Building Soils for Better Crops, Third Edition

Summary and Sources



Animal manures can be very useful sources of amendments for building healthy soils. They are high in nutrients needed by plants and, depending on the species and the amount of bedding used, may help build and maintain soil organic matter levels. Because of the wide variability of the characteristics of manures, even from the same species—depending on feeding, bedding, and manure handling practices—it is important to analyze manures to more accurately judge the needed application rates. When using manures, it is important to keep in mind the potential limitations—pathogen contamination of crops for direct human consumption; accumulations of potentially toxic metals from high application of certain manures; and overloading the soil with N or P by applying rates that are in excess of needs, as demonstrated by soil test and known crop uptake.


Cimitile, M. 2009. Crops absorb livestock antibiotics, science shows. Environmental Health News.

Elliott, L.F., and F.J. Stevenson, eds. 1977. Soils for Management of Organic Wastes and Waste-waters. Madison, WI: Soil Science Society of America.

Endres, M.I., and K.A. Janni. Undated. Compost Bedded Pack Barns for Dairy Cows.

Harrison, E., J. Bonhotal, and M. Schwarz. 2008. Using Manure Solids as Bedding. Report prepared by the Cornell Waste Management Institute (Ithaca, NY) for the New York State Energy Research and Development Authority.

Madison, F., K. Kelling, J. Peterson, T. Daniel, G. Jackson, and L. Massie. 1986. Guidelines for Applying Manure to Pasture and Cropland in Wisconsin. Agricultural Bulletin A3392. Madison, WI.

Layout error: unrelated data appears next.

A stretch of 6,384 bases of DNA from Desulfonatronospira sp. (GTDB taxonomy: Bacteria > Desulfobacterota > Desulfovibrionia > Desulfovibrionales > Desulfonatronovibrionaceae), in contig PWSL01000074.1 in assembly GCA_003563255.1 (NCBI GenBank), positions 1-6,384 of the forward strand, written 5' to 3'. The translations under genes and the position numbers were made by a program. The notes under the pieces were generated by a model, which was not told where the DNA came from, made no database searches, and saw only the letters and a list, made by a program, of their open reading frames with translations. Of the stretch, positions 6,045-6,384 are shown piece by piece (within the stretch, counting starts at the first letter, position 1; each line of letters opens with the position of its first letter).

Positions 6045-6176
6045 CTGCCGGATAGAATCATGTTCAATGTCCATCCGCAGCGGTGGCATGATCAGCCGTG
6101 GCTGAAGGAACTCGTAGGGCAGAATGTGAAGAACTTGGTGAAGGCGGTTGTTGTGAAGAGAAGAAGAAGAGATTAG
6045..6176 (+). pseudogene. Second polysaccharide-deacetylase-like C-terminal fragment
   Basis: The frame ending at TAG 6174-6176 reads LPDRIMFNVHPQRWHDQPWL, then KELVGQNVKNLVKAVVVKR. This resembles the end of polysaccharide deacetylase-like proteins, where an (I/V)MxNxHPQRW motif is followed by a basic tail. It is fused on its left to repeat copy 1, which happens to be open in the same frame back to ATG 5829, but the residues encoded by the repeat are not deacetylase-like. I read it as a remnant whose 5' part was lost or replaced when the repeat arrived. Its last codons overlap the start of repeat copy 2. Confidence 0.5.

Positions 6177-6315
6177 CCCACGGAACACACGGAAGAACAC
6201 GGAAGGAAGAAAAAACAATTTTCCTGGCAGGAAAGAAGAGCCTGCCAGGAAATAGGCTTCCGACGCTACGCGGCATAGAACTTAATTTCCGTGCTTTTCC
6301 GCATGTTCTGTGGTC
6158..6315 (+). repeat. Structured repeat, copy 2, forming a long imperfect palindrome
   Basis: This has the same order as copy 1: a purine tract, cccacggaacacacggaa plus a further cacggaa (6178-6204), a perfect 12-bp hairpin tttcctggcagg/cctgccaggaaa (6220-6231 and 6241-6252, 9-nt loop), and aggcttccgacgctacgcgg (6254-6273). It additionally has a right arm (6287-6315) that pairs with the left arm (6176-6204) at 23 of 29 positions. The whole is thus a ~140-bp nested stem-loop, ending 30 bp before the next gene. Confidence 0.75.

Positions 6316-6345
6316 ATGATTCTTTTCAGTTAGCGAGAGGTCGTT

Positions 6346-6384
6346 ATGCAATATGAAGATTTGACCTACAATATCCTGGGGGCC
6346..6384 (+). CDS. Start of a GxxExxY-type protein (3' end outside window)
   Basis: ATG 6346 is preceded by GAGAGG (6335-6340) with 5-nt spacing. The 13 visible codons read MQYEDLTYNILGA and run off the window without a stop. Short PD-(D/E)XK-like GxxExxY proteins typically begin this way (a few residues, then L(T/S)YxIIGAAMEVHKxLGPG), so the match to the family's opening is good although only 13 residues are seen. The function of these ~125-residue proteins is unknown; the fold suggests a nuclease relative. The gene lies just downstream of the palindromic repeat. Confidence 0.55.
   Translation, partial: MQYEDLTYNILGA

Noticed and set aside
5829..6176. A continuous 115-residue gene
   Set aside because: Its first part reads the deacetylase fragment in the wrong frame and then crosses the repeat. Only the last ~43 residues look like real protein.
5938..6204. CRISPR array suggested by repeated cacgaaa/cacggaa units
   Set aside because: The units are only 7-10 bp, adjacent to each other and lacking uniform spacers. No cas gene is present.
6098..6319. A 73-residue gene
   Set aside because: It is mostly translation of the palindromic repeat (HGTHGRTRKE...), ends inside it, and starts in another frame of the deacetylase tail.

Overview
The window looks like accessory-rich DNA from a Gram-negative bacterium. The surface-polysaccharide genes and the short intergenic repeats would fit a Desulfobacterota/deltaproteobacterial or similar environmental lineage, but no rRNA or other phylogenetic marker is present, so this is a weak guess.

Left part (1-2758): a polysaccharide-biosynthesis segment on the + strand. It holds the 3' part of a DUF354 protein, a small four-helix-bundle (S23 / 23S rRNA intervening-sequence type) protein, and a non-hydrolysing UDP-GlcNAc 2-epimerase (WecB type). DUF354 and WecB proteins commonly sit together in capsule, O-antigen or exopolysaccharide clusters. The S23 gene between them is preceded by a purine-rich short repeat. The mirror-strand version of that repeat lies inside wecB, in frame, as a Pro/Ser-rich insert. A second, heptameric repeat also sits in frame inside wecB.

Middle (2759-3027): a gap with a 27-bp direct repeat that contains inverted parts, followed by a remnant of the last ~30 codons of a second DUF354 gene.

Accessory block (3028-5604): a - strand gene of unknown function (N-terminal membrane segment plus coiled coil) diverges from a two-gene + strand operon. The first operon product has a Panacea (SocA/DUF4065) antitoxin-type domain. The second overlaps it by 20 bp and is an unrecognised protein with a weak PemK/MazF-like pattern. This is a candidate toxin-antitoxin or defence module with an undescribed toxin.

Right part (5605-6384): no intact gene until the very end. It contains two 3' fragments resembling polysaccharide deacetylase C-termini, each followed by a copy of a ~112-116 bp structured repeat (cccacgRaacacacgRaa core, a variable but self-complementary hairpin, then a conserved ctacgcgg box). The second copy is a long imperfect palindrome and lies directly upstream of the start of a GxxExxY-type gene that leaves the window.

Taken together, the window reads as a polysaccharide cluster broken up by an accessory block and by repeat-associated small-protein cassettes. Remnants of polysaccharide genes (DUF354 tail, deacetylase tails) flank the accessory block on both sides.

Magdoff, F.R., and J.F. Amadon. 1980. Yield trends and soil chemical changes resulting from N and manure application to continuous corn. Agronomy Journal 72: 161–164. See this reference for dairy manure needed to maintain or increase organic matter and soil chemical changes under continuous cropping for silage corn.

Magdoff, F.R., J.F. Amadon, S.P. Goldberg, and G.D. Wells. 1977. Runoff from a low-cost manure storage facility. Transactions of the American Society of Agricultural Engineers 20: 658–660, 665. This is the reference for the nutrient loss that can occur from uncovered manure stacks.

Magdoff, F.R., and R.J. Villamil, Jr. 1977. The Potential of Champlain Valley Clay Soils for Waste Disposal. Proceedings of the Lake Champlain Environmental Conference, Chazy, NY, July 15, 1976.

Maryland State Soil Conservation Committee. Undated. Manure Management Handbook: A Producer’s Guide. College Park, MD: Author.

Ontario Ministry of Agriculture and Food. 1994. Livestock and Poultry Waste Management. Best Management Practices Series. Available from the Ontario Federation of Agriculture, Toronto, Ontario, Canada.

Ontario Ministry of Agriculture and Food. 1997. Nutrient Management. Best Management Practices Series. Available from the Ontario Federation of Agriculture, Toronto, Ontario, Canada.

Pimentel, D., S. Williamson, C.E. Alexander, O. Gonzalez-Pagan, C. Kontak, and S.E. Mulkey. 2008. Reducing energy inputs in the US food system. Human Ecology 36: 459–471.

Soil Conservation Society of America. 1976. Land Application of Waste Materials. Ankeny, IA: Author.

van Es, H.M., A.T. DeGaetano, and D.S. Wilks. 1998. Space-time upscaling of plot-based research information: Frost tillage. Nutrient Cycling in Agroecosystems 50: 85–90.

Table of Contents